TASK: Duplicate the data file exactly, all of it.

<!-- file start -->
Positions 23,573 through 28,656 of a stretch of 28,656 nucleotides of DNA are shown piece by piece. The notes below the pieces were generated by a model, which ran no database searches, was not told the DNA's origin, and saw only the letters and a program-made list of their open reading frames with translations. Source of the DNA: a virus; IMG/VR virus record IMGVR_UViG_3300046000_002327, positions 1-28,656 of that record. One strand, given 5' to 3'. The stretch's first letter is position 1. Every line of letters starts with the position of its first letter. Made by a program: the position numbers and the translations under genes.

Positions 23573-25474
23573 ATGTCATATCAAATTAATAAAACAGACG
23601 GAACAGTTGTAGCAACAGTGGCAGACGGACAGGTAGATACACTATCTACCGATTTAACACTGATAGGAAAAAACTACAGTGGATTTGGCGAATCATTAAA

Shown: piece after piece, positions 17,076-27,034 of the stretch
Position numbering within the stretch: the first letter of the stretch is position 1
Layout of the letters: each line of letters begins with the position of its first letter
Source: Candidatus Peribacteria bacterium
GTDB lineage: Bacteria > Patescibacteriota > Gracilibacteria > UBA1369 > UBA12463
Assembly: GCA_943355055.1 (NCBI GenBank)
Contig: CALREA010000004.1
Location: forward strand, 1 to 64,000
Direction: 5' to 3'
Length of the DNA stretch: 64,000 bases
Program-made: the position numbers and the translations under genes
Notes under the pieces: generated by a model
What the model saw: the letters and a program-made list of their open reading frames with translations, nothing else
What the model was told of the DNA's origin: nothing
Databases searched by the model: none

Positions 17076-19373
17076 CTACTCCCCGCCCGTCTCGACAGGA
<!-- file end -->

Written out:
Positions 23,573 through 28,656 of a stretch of 28,656 nucleotides of DNA are shown piece by piece. The notes below the pieces were generated by a model, which ran no database searches, was not told the DNA's origin, and saw only the letters and a program-made list of their open reading frames with translations. Source of the DNA: a virus; IMG/VR virus record IMGVR_UViG_3300046000_002327, positions 1-28,656 of that record. One strand, given 5' to 3'. The stretch's first letter is position 1. Every line of letters starts with the position of its first letter. Made by a program: the position numbers and the translations under genes.

Positions 23573-25474
23573 ATGTCATATCAAATTAATAAAACAGACG
23601 GAACAGTTGTAGCAACAGTGGCAGACGGACAGGTAGATACACTATCTACCGATTTAACACTGATAGGAAAAAACTACAGTGGATTTGGCGAATCATTAAA

Shown: piece after piece, positions 17,076-27,034 of the stretch
Position numbering within the stretch: the first letter of the stretch is position 1
Layout of the letters: each line of letters begins with the position of its first letter
Source: Candidatus Peribacteria bacterium
GTDB lineage: Bacteria > Patescibacteriota > Gracilibacteria > UBA1369 > UBA12463
Assembly: GCA_943355055.1 (NCBI GenBank)
Contig: CALREA010000004.1
Location: forward strand, 1 to 64,000
Direction: 5' to 3'
Length of the DNA stretch: 64,000 bases
Program-made: the position numbers and the translations under genes
Notes under the pieces: generated by a model
What the model saw: the letters and a program-made list of their open reading frames with translations, nothing else
What the model was told of the DNA's origin: nothing
Databases searched by the model: none

Positions 17076-19373
17076 CTACTCCCCGCCCGTCTCGACAGGA